Hon Jim Anderton: - Speech to Grey Power
Hon Jim Anderton Minister of Economic Development Progressive Party leader Speech to Grey Power West Coast
Buller Working Men's Club, Westport 2pm, 13 July 2004
I want to start off by telling you the story of a mother who finds a letter from her daughter on the kitchen table.
It is with great regret and sorrow that I'm telling you that I have eloped with my new boyfriend.
He is so nice, with all his piercings and tattoos and his big motorcycle.
But it's not only that mum, I'm pregnant and Ahmed said we will be very happy in his caravan. He wants to have many more children with me and that's one of my dreams.
I've learned to try new things, like marijuana and P.
Don't worry Mum, I'm 15 years old now and I know how to take care of myself.
Some day I'll come and visit you so you can meet your grandchildren.
Love, your daughter.
PS: Mum, it's not true. I'm next door. I just wanted to show you that there are worse things in life than the school report that's in my desk drawer. Call me when it’s safe to come home.”
It pays to have a long memory.
A few years ago when I met mayors from the Coast in my office I felt a little like the fifteen year old in that letter.
I remember trying to convince the Coast that the government was committed to working with you.
I said my priority was to secure lasting economic development on the Coast.
It’s fair to say the response from the Coast was a resounding ‘Yeah Right!’
I said at the time the Coast’s suspicion was understandable.
For many years central government had forgotten about or ignored the Coast at best, and actively followed policies damaging the Coast at worst.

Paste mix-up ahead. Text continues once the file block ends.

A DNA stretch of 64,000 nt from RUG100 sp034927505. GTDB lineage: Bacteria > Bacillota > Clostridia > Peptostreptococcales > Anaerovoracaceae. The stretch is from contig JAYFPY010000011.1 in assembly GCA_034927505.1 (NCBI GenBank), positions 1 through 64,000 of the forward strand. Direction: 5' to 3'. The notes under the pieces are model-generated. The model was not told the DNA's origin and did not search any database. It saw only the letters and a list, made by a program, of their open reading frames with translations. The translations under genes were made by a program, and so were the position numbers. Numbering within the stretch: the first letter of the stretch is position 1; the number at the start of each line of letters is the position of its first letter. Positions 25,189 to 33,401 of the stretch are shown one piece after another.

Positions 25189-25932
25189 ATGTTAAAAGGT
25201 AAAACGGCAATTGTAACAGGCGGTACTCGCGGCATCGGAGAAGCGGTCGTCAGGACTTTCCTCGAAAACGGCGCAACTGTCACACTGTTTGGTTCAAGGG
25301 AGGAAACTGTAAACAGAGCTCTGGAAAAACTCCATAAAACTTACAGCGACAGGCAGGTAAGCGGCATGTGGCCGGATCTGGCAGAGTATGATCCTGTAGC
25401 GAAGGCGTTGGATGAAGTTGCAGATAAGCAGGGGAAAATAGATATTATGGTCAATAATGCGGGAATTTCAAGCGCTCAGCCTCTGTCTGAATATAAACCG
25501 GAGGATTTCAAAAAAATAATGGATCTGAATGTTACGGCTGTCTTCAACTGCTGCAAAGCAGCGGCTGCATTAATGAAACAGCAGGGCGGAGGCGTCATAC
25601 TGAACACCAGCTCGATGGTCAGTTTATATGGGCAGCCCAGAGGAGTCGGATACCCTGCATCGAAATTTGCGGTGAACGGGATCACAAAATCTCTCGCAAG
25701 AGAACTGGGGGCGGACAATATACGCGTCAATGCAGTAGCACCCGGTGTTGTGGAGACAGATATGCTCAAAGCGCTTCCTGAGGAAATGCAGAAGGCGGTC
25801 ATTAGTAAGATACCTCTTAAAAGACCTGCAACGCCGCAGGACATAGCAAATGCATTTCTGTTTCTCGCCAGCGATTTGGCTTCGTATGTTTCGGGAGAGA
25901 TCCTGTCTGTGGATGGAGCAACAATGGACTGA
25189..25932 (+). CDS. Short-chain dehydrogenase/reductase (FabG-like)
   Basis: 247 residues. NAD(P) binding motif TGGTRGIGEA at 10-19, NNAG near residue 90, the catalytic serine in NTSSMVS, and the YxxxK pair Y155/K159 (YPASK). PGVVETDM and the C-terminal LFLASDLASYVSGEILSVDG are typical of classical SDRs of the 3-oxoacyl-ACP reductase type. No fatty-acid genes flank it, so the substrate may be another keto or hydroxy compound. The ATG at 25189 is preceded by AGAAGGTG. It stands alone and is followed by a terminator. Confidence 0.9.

So when yet another Minister came into town promising to work in partnership with the Coast, some scepticism was not all that surprising.
It’s been almost four years since then.
Let’s look at the record.
The National Bank’s regional trends survey tells a striking story.
The West Coast economy has expanded in every quarter since the beginning of 2000.
That’s seventeen consecutive quarters of growth on the Coast.
Now what happened in the four years before this government was elected?
The Coast economy went backwards in eight out of sixteen quarters.
When was the last time the West Coast economy grew for seventeen consecutive quarters?
When I told the Coast four years ago I was confident about the future of the region, there was a chorus telling me how hard things were.
The best thing that has happened to the Coast is that people don’t complain much any more.
People feel more positive.
In fact, a central reason behind the Coast’s growth is the renewed confidence in the future of the Coast.
There was a time when governments told the regions of New Zealand that decline was inevitable.
Nowhere more so than the Coast.
But I never believed it.
I always believed that if the regions of New Zealand were sick, then the national economy must be sick as well.
Now the regions are stronger again.
Guess what? The national economy is strong as well.
Each year since 2000, the New Zealand economy has out-performed the rest of the world.
Everyone keeps expecting things to slow down.
But they haven’t.
Unemployment is down to 4.3 per cent of the workforce.
Since this is Grey Power I looked at some figures showing what has happened to the older workforce.
The proportion of 60-65 year olds who are participating in the workforce has more than doubled in three years.
According to the Household Labour Force Survey, a quarter of 60-65 year olds were working in the paid workforce in March 2001 (24.7%).
Today, 55.5% of 60-65 year olds are there.
The proportion of 55-59 year olds in the workforce in March 2001 was 61.9%
These are the people who are approaching retirement, but have a few years to wait.
By March this year, more than 76% of 55-59 year olds were working.
That’s more than the average for the general population.